New Age of Incentivization: Are You Building a Loyal Customer Base?

This post is by Raina Kumra, Co Founder, Mavin, Inc., San Francisco Bay Area

Brand loyalty example

This is the era of growth hacks and startups, and businesses are going all guns blazing to focus on new customer acquisition.

While there is nothing wrong with working hard to grow your customer base, it is crucial to remember the value behind customer retention and loyalty. Entrepreneurs are constantly grappling with these issues, because existing customers are a goldmine for your business. Are you doing everything you should to keep them coming back? Are they thrown into a sea of impolite customer service? Are they getting the high-quality product or service you promised them?

Brand loyalty is one of the most difficult assets to attain. Apple has it. Tesla has it. And they all organically recruit more people into their camps. As creators of products, digital or physical, we must strive to continually improve it until it is the best it can be. People love to feel like they have the best thing, no matter what it is, and they’ll talk a lot more about it if they really feel it’s the best.

The other important step to building a loyal audience is to understand them. No matter what you sell, you must understand your customer if you want to maximize sales. Who are you selling to? Why should they buy your product? You must always try and see things from the consumer’s perspective – why would they look at this, buy this, read this? Make sure the reasons are good, and then test and re-test your hypothesis.

The next step is to paint a full color picture of the customer. List out all the different types of customers that suffer from the problems you solve. Once done, group them by location, ask yourself relevant questions about these people, define them in as many ways as possible. Get to know them through interviews, profile them and tell stories about them and with them. If you can establish that the cost of not solving the problems is more than the cost of dealing with them, your case becomes compelling.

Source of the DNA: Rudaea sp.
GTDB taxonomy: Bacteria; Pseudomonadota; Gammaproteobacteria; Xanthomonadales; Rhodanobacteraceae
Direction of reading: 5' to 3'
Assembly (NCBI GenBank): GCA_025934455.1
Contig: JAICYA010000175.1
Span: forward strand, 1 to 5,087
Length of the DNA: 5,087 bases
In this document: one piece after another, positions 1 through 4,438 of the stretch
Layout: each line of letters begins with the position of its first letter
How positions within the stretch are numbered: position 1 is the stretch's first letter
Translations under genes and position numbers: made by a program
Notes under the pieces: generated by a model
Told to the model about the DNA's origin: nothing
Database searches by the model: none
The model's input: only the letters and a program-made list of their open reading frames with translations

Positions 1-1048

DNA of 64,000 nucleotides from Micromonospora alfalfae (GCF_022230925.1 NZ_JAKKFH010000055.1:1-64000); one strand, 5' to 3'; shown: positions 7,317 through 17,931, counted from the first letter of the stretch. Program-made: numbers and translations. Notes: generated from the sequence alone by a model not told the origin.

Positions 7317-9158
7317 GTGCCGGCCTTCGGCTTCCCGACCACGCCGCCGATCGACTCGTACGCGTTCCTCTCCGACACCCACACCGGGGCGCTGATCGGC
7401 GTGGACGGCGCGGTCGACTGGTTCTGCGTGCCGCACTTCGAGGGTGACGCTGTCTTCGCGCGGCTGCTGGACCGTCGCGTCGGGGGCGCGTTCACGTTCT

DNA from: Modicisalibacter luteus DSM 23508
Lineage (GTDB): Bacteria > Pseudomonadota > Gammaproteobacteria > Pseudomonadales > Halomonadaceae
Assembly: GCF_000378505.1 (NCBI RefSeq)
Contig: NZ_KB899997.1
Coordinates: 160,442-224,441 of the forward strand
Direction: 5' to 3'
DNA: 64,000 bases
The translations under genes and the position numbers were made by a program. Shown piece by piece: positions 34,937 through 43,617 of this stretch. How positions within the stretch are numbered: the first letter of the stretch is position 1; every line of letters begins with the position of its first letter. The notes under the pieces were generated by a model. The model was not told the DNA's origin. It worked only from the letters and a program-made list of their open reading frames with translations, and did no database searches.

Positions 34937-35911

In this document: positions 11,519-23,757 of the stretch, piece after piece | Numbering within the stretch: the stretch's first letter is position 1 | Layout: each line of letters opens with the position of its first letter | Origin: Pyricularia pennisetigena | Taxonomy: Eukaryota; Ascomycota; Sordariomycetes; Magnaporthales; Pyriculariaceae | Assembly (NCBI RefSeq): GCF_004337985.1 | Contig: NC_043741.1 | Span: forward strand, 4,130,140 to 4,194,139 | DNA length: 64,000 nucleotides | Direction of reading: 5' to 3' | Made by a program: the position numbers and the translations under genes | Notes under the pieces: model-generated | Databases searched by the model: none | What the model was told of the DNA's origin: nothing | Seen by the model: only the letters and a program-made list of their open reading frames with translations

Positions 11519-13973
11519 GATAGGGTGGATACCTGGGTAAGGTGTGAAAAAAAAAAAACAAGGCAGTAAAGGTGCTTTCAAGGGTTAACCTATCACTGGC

To achieve all of this, go where your customers are, develop a connection, involve and engage with them. Successful brands who engage their customers understand that customers want to interact with their peers and learn something of value. Celebrate them. They are all of our reason for being.

With the rise of social media, it is easy to drown in the din of content. Even if you’re creating high-quality content that is worth sharing, it’s hard to attract attention based on content alone. This is where influencers come into the picture. Finding and partnering with talented influencers who create and share branded content —and come with their own audience – gives your brand more visibility.

Entrepreneurs need to keep learning and developing to improve their performance, and feedback, especially the negative kind, is a gift. Taking advice seriously and actively work on improving performance in that area, sharing your progress and showing that you heard their concerns, being truthful, maintaining a two-way communication, being timely and responsive – all these not only improve performance, but also help build stronger relations with customers. And most importantly, feedback strengthens your product better than anything else out there.

The easiest way to grow your customers is to not lose them. Once you become an agent of change in this area, your business will be rewarded with a wider audience and better relations. Give your best users, your most loyal users meaningful and useful rewards.

Stop spending money on traditional acquisition routes and then experiencing churn and eventually having to retarget these users. Do something different. Create a loyalty program that each of your users can benefit from. 

Image Credit: MyAppleSpace

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